"`Such new policy shall, at the option of the insured, either: First, bear the date of issue and age of the insured at the time of such exchange and provide for the payment of annual level premiums thereon at the rates then charged by the Company for such insurance at the then attained age of the insured, or; Second, bear the same date of issue and age of insured as this policy and provide for the payment, after such exchange, of annual level premiums for such insurance at the rates charged by the Company at the time of conversion for such Insurance at the age of insured at the issue of this policy, provided, however, that the insured may select this second option only upon payment to the Company of the differences between the premiums theretofore paid hereon for an amount of insurance equaling that of the new policy and the premiums that would have been required under the new policy, had it been issued at the date of this policy, with five per cent interest per annum compounded.

"`Such exchange can be effected only in the manner herein provided.' (Our italics.)"

101 Ind. App. at 3-4, 194 N.E. 197. The insured executed the following "Request for Change of Policy" which the company granted:

"`The Western Southern Life Insurance Company of Cincinnati, Ohio, is hereby requested to make the following change in Policy No. 322837-A: from five year term to commercial whole life at age 43, by alteration or indorsement of original Policy or by issuing new policy of same number and date in place thereof; the statements and agreements in the application for the original Policy to remain in full force and to apply to new Policy. Dated at Lebanon, Indiana, August 9, 1930.'" (Emphasis ours.)

101 Ind. App. at 4, 194 N.E. 197.

The court noted that the general conditions of the whole life policy were in the same language as those contained in the original term policy and that the question of whether the two policies form a single contract was one of first impression in Indiana. The court summarized the case law from other jurisdictions which had been relied upon by the parties, resolving any apparent conflict among the cases by saying that such was not the result of conflicting principles of law, but rather of the application of the same principles to different facts in each case. In affirming the trial court's judgment in favor of the beneficiary of the policy, this court concluded:

"The facts in the instant case, in all their essential characteristics, are closely analogous to those in the Silliman and Aetna Life Insurance Company cases, supra, and the reasoning of the courts in those two cases, from which we have quoted at length, are especially applicable to the facts here, and without further extending this opinion for the purpose of incorporating therein any additional reasons, if it were possible to present them, we hold that the phrase, `In case of self-destruction within two years from the date on which this insurance begins' (our italics), contained in both policies issued to the insured by appellant, referred to August 17, 1927, the date upon which the five-year term policy began." (Footnote added.)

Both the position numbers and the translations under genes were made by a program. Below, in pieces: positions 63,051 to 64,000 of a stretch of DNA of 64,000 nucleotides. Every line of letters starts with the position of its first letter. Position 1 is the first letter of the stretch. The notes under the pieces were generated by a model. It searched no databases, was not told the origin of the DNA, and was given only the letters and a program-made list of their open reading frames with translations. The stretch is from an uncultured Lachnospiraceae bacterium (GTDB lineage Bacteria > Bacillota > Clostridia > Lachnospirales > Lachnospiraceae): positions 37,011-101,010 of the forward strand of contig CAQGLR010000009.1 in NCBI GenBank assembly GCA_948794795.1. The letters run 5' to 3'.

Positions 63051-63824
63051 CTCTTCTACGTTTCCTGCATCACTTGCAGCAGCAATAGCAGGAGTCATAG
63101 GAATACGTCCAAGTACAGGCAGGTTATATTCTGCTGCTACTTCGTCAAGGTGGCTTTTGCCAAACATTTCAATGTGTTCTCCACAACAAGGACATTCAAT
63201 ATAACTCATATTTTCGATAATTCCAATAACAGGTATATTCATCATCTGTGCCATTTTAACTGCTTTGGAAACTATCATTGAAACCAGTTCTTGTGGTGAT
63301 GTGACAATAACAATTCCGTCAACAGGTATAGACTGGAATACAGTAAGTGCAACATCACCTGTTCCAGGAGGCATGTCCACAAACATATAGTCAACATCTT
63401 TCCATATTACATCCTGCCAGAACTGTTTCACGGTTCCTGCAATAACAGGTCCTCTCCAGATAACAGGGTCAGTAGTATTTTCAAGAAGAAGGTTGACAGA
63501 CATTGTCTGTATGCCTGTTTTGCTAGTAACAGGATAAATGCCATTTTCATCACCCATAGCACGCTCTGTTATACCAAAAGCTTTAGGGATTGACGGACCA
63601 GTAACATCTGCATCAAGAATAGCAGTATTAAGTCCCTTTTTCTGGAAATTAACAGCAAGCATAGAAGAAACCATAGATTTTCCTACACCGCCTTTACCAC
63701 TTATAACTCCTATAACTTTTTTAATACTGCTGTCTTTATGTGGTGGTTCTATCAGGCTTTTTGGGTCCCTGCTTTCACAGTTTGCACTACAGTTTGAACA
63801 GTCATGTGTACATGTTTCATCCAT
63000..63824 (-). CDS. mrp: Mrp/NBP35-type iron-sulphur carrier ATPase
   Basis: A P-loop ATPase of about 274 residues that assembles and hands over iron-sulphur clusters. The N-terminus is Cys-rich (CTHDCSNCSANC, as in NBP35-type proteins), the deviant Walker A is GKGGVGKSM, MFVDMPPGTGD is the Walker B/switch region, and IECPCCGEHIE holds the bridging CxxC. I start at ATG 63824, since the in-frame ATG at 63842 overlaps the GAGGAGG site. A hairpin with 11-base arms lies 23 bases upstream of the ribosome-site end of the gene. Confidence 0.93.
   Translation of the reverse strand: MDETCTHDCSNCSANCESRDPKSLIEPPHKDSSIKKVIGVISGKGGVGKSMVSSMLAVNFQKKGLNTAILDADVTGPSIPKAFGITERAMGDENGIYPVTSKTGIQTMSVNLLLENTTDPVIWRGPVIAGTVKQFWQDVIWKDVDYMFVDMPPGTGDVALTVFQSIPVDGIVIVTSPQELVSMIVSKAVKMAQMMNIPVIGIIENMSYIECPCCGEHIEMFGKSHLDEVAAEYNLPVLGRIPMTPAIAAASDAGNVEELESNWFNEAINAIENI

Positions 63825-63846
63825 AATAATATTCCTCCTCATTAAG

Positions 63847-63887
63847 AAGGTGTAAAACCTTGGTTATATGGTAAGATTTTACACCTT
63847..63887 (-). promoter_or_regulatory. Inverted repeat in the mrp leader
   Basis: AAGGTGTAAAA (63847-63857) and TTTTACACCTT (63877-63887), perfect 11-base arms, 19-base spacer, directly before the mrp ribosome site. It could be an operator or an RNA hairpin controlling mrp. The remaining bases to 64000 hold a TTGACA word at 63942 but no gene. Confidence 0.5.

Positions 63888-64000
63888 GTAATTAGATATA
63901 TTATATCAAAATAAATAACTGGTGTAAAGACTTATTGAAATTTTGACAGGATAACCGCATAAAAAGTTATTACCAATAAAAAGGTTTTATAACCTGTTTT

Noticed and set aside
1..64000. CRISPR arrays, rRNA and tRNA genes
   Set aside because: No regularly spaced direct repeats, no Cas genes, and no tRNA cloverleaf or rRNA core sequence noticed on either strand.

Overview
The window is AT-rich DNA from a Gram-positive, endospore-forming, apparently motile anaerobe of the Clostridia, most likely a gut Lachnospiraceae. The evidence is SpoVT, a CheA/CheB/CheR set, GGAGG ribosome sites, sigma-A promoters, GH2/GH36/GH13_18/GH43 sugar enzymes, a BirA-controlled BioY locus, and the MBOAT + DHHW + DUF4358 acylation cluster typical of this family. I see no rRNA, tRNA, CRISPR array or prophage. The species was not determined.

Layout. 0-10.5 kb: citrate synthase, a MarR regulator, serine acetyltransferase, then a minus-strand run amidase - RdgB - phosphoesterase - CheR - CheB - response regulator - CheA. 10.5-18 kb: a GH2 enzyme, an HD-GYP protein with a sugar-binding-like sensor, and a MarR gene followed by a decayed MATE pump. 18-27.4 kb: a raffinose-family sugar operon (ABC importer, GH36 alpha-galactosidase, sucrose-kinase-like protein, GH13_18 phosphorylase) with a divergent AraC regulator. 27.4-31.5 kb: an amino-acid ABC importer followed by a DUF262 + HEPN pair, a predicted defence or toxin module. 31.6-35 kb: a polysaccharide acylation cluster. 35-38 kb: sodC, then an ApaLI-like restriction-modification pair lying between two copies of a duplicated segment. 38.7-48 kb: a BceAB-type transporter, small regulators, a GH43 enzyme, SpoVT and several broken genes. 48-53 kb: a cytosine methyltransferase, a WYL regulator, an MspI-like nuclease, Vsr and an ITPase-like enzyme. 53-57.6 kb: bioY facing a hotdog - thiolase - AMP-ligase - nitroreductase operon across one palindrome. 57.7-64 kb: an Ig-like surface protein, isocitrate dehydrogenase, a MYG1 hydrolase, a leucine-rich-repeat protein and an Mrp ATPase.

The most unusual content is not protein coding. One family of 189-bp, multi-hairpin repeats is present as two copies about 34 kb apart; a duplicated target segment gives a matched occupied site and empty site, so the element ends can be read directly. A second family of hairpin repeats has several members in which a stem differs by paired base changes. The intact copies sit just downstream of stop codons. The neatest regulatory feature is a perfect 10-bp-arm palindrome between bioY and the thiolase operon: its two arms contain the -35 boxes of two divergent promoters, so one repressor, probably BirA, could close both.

The full citations for these cases are Silliman v. International Life Insurance Co., (1915) 131 Tenn. 303, 174 S.W. 1131 and Aetna Life Insurance Co. v. Dunken, (1924) 266 U.S. 389, 45 S.Ct. 129, 69 L.Ed. 342.

101 Ind. App. at 16-19, 194 N.E. 197.

Although it is short on reasoning and legal analysis to support its holding, Western involved a suicide clause in the second policy which on its face was ambiguous. In Western, as in the Silliman case upon which it relies, suicide was a limitation on liability if it occurred within a specified number of years "from the date on which this insurance begins." Clearly the question of when the insurance began was crucial to determining the company's liability in the face of an admitted suicide. Since the second policy had been obtained upon conversion of an earlier one, the provision could be subject to more than one reasonable interpretation, hence was ambiguous.

In Aetna Life, also relied upon in Western as an analogous case, the Supreme Court was faced not with the issue of an ambiguous suicide provision but rather with the question of "[w]hether a subsequent contract made in pursuance to the provisions of an earlier one is to be regarded as separate, detached and independent, or as a continuation and in effect the same. . . ." Aetna Life Insurance Co. v. Dunken, (1924) 266 U.S. 389, 45 S.Ct. 129, 131, 69 L.Ed. 342. The court decided a conflict of laws question in favor of Tennessee law and then held: